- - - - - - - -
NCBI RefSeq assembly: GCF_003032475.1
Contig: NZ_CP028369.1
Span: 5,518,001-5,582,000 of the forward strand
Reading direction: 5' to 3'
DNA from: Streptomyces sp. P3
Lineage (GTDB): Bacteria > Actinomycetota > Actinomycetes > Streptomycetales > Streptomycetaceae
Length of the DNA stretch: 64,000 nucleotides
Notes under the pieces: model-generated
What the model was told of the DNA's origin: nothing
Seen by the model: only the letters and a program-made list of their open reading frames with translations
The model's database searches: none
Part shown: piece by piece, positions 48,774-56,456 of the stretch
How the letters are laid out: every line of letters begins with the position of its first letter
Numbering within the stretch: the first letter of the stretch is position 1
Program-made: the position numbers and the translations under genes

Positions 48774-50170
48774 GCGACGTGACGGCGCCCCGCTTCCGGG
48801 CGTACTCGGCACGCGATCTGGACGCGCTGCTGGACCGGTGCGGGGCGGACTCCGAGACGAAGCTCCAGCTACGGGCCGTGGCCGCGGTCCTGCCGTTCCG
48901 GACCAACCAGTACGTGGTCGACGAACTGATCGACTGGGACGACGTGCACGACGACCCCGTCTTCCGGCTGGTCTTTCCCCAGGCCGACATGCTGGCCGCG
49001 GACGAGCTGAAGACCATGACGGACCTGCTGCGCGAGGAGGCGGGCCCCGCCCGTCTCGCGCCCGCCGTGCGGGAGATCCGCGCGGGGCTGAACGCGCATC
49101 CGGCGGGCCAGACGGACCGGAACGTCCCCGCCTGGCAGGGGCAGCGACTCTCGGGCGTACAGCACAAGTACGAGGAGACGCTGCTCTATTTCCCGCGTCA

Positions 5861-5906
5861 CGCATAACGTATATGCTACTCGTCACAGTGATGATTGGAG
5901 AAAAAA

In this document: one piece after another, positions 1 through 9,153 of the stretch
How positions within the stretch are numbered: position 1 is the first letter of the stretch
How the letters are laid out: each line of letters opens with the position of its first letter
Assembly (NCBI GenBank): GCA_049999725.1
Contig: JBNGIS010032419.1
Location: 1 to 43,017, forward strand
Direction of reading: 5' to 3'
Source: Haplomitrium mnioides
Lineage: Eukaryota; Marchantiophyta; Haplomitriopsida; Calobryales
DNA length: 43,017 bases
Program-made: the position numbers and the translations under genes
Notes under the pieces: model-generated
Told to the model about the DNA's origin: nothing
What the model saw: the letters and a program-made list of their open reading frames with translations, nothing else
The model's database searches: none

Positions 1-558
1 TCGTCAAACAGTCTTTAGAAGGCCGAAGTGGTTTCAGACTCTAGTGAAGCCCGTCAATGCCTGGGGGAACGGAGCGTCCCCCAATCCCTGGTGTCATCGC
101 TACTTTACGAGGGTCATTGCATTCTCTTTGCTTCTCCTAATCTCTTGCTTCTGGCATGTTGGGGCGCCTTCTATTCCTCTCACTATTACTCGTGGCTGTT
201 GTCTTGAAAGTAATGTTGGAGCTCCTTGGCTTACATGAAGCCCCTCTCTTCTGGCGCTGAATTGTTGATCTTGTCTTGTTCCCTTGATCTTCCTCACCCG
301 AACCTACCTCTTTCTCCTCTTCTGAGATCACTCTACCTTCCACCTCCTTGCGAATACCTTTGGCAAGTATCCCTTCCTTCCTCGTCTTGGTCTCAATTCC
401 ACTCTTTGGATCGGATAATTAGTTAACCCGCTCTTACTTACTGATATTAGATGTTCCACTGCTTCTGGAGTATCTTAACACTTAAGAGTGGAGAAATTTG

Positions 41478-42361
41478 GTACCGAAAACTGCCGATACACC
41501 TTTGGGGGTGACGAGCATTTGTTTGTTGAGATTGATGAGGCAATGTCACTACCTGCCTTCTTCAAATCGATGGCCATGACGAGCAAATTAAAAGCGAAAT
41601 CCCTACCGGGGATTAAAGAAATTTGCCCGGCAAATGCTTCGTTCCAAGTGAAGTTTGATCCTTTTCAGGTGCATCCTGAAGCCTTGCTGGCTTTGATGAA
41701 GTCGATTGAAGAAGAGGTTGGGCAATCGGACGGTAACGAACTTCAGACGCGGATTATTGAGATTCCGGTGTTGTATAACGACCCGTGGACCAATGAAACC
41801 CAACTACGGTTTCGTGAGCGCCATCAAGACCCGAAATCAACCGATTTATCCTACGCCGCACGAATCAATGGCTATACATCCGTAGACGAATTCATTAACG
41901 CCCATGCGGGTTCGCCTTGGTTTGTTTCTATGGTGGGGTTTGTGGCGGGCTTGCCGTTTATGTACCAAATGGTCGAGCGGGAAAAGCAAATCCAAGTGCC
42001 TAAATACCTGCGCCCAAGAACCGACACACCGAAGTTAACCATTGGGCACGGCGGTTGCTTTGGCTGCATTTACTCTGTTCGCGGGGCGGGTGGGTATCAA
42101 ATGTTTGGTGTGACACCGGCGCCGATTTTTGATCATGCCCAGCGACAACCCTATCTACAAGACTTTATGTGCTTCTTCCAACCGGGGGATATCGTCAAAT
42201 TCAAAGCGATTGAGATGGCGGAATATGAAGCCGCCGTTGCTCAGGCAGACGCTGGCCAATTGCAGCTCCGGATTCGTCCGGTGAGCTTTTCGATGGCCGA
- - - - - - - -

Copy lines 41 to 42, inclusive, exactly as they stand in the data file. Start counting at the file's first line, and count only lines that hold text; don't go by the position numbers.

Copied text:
1 TCGTCAAACAGTCTTTAGAAGGCCGAAGTGGTTTCAGACTCTAGTGAAGCCCGTCAATGCCTGGGGGAACGGAGCGTCCCCCAATCCCTGGTGTCATCGC
101 TACTTTACGAGGGTCATTGCATTCTCTTTGCTTCTCCTAATCTCTTGCTTCTGGCATGTTGGGGCGCCTTCTATTCCTCTCACTATTACTCGTGGCTGTT